Written by Matt Barry, edited by Siobhan Hagan
I was born in Westminster and grew up in Norrisville (in Harford County). [I currently live in] Jersey City, NJ. I studied film production at Towson University, and Cinema Studies at NYU as a graduate student. I taught myself the basics of filmmaking through making amateur videos using the family camcorder, and reading as many books on film as I could find. I also learned simply by re-creating techniques that I saw in the great films that inspired me as a kid. Then when I got to film school, I was able to really develop and polish my production skills, especially by shooting on film for the first time.
My favorite format is MiniDV. It provides a high level of resolution combined with ease of editing that makes it an ideal format for DIY filmmaking. It’s also an excellent storage medium for backing up projects. I have copies of all but a few of my earliest projects. The early ones I shot were recorded on Sony 8mm videotape which I would transfer to VHS while crash record editing on the VCR. I have a couple boxes of VHS tapes of the finished videos. I have lots of projects backed up on MiniDV, and the more recent projects are stored digitally on hard drives.
I don’t make my living through filmmaking. It’s always been something I’ve pursued as a passion project, although I have done commercial video production work in the past. I’ve had a number of different “day jobs”, but currently I work as a film publicist in New York. I’m currently living in the Greater New York City area because of my job, but would love come back to Maryland in the near future if the opportunity presented itself. I still make most of my films in Maryland because of the support I get from friends and other like-minded folks who generously lend their creative talents to help me with my projects. I’ve been fortunate to meet a lot of great people who are passionate about making movies.
I would love to see more opportunities for filmmakers to be able to earn their living in Maryland by working in related fields (promotion, archiving, teaching, etc.). Some of us come to New York or other cities to find that “day job” that pays the bills and allows us to pursue passion projects on the side. Maryland has a lot of native talent, and it would be great to see more opportunities for that talent to be able to stay local and contribute to the film and arts community.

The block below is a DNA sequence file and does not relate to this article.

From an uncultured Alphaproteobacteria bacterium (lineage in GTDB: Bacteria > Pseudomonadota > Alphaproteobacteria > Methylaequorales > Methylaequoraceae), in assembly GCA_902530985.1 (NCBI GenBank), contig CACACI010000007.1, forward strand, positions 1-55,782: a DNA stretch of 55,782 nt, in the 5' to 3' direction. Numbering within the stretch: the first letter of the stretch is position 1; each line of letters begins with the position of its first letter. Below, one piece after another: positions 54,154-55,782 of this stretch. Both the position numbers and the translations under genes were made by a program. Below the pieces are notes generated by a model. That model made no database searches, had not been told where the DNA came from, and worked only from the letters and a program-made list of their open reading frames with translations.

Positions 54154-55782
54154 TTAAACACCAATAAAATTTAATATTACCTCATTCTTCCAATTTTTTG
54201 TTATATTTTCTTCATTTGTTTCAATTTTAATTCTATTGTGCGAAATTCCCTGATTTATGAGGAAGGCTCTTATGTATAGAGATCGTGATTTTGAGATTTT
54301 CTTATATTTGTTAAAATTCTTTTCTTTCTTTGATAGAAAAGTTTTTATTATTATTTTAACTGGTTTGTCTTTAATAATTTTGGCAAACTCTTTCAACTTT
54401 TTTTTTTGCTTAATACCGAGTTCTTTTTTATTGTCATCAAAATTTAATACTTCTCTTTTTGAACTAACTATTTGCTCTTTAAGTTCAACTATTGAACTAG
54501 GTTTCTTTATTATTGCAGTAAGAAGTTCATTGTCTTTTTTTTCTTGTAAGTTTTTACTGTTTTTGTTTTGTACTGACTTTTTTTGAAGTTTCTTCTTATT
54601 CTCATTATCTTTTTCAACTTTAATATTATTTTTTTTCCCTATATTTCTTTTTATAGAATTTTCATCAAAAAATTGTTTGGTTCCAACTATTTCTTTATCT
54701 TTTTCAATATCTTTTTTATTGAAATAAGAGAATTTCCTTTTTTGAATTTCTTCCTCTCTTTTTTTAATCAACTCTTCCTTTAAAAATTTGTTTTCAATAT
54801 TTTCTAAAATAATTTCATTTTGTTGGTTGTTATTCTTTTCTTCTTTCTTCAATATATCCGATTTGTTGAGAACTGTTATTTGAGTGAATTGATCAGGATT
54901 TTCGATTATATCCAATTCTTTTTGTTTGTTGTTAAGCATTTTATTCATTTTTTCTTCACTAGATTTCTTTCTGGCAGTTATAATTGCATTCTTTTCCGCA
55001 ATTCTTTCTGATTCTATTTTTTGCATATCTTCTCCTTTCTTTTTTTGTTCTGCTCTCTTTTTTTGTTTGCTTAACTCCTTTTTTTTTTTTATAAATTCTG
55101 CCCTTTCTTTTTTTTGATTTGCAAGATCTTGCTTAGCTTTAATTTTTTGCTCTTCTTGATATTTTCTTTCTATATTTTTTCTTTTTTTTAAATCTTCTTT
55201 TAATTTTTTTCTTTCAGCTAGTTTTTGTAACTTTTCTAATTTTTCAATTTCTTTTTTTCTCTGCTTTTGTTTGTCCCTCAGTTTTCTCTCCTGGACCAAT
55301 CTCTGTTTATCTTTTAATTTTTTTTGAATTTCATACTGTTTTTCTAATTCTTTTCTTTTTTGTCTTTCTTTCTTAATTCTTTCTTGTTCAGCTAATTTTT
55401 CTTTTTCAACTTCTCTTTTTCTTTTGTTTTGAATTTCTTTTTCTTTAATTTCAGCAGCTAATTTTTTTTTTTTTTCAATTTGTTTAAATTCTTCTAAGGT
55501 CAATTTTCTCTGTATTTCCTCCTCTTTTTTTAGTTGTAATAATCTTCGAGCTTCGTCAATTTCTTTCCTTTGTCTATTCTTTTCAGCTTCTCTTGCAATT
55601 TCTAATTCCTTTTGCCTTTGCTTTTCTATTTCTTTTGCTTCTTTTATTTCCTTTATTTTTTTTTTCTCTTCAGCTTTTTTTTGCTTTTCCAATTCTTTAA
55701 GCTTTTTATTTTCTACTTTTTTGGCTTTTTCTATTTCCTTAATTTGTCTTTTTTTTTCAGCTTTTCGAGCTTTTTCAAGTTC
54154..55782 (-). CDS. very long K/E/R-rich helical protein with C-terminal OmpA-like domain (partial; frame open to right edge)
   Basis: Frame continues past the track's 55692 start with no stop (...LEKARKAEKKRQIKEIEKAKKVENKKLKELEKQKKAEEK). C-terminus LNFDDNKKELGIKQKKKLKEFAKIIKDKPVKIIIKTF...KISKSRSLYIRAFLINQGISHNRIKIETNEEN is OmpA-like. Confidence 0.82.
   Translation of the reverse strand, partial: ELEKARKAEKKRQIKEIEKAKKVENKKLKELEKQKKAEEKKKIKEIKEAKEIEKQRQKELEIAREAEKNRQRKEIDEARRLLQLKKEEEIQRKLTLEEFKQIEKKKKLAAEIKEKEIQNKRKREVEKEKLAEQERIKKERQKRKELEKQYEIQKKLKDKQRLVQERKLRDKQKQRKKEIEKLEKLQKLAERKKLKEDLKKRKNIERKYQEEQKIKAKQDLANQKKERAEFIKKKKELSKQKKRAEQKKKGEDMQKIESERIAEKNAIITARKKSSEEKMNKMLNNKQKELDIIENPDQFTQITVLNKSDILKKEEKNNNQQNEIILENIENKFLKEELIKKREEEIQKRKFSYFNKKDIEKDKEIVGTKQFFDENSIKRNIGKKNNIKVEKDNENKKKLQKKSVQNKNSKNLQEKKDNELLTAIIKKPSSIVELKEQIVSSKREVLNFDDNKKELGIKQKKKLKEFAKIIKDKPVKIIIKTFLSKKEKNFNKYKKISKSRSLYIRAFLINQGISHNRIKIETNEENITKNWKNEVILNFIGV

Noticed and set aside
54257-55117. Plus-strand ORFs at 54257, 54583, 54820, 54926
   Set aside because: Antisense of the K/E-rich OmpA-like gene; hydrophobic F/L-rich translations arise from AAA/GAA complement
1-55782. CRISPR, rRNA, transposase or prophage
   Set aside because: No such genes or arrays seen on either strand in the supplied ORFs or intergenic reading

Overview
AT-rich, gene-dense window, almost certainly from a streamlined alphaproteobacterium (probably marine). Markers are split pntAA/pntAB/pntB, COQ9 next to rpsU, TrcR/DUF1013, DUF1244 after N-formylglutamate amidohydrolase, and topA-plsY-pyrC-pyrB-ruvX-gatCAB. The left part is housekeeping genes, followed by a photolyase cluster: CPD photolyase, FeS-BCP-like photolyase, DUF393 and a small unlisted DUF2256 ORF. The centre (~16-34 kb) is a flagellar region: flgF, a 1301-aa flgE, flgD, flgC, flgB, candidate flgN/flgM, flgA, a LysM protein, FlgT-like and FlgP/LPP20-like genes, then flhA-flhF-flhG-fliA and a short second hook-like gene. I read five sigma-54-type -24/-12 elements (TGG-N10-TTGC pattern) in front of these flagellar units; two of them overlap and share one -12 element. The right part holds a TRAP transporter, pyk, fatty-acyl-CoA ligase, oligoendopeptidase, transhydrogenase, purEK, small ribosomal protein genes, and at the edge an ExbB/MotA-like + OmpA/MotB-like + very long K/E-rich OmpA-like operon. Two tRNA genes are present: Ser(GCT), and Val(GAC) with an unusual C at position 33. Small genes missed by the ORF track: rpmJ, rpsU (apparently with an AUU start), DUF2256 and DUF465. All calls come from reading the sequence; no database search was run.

…I’m proud of different films for different reasons. If I had to pick one [I was most proud of], it would probably be BLOCK, which I made in November 2007, and which I wrote, shot and edited in the span of about four hours one morning. I’m proud of it as an example of how using consumer tools and the resources available to you at any given moment have eliminated all of the excuses as to why you supposedly “can’t” make a movie. If the ideas are there, then it’s possible.
I’ve done a number of comedies with the “Mr. Rat” character that are a lot of fun to make. These are slapstick, physical comedies inspired by my love for silent comedy (the latest one was called DINNER). On very much the flip side of those, I’ve made some dark crime dramas. THE INVESTIGATION is a sort of topsy-turvy film noir pastiche about a Bogart-like detective who becomes obsessed with the wife of a murder victim in a case he’s investigating, and his gallant efforts to protect her after she confesses to the murder lead to tragic consequences. THE AGREEMENT is a darkly absurd tale about a painter with murderous tendencies who becomes indentured to a New York art dealer after he discovers the painter’s terrible secret.
More recently, I made a melodrama called A SIMPLE MISUNDERSTANDING, about a bored and lonely housewife who seeks the counsel of a therapist against her husband’s wishes. She mistakes the attention of her therapist for something more serious, which in turn arouses her husband’s violent jealousy and leads to tragic consequences for all involved.
I have plans this summer to shoot a new film in Maryland. It will be my first “Western”, albeit a Western with a twist.